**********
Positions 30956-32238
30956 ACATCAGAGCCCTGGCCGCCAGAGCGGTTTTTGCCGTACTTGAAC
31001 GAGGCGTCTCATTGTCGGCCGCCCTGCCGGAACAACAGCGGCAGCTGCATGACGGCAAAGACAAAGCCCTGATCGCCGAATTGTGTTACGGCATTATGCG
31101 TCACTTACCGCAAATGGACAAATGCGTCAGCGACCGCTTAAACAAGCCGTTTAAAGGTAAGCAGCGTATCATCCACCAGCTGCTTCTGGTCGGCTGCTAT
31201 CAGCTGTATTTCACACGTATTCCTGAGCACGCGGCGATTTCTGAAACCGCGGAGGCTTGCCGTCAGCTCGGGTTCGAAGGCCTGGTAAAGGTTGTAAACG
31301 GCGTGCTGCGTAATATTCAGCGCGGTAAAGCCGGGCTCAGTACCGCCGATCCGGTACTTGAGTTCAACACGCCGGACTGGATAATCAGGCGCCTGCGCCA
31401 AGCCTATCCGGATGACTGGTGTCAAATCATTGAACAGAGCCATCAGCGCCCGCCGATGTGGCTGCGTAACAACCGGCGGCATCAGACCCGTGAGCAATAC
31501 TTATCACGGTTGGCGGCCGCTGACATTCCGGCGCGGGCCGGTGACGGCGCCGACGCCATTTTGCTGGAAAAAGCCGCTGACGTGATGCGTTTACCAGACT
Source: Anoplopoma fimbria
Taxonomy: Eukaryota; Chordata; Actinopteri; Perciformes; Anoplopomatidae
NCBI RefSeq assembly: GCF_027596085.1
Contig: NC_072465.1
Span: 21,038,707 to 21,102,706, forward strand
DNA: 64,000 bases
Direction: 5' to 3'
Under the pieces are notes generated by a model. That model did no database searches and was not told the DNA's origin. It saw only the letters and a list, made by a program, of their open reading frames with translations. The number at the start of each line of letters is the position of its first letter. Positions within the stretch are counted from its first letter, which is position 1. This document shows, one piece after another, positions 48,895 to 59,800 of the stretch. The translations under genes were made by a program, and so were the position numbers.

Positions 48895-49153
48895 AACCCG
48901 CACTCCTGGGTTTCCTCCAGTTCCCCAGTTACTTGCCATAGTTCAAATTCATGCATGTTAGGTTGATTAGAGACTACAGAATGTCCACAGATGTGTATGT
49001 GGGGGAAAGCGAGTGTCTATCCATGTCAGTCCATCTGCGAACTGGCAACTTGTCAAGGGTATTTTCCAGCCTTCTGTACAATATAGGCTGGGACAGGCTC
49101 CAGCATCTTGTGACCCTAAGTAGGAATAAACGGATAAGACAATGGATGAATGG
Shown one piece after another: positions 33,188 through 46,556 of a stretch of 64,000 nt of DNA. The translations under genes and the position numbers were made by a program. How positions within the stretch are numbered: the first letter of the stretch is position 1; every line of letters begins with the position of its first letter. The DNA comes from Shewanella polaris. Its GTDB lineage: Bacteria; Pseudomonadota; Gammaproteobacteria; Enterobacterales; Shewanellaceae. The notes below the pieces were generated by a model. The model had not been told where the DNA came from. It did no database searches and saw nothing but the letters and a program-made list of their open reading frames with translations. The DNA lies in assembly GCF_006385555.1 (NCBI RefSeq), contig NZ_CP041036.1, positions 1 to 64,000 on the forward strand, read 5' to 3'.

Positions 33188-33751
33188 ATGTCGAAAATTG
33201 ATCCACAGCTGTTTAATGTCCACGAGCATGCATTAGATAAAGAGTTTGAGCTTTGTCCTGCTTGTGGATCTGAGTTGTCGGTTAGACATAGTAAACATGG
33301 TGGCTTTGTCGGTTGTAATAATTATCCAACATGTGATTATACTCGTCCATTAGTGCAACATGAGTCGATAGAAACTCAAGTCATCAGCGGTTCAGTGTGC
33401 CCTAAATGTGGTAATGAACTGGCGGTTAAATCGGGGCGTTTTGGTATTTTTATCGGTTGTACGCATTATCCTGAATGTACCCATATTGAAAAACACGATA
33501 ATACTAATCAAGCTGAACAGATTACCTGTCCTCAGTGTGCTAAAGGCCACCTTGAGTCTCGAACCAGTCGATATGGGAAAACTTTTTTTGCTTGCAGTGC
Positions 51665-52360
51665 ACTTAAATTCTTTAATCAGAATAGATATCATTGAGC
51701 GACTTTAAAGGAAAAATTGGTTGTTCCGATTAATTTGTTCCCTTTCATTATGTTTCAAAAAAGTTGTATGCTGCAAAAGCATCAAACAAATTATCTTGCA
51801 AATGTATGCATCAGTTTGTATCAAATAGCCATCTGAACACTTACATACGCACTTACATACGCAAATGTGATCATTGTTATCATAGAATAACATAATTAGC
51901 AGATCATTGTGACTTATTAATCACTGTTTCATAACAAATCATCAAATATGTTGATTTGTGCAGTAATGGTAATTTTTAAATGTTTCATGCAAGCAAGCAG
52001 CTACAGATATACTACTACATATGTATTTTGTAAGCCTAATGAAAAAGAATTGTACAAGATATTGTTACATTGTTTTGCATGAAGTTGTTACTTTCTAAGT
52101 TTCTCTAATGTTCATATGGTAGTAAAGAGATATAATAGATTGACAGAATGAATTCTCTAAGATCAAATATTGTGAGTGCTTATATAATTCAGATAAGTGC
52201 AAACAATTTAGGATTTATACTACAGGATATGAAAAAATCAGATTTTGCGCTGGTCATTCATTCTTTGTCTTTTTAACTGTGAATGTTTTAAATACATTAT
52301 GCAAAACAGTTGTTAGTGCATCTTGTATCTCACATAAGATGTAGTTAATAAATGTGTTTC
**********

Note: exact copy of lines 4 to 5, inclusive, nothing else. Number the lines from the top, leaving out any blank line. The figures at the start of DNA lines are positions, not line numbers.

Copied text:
31101 TCACTTACCGCAAATGGACAAATGCGTCAGCGACCGCTTAAACAAGCCGTTTAAAGGTAAGCAGCGTATCATCCACCAGCTGCTTCTGGTCGGCTGCTAT
31201 CAGCTGTATTTCACACGTATTCCTGAGCACGCGGCGATTTCTGAAACCGCGGAGGCTTGCCGTCAGCTCGGGTTCGAAGGCCTGGTAAAGGTTGTAAACG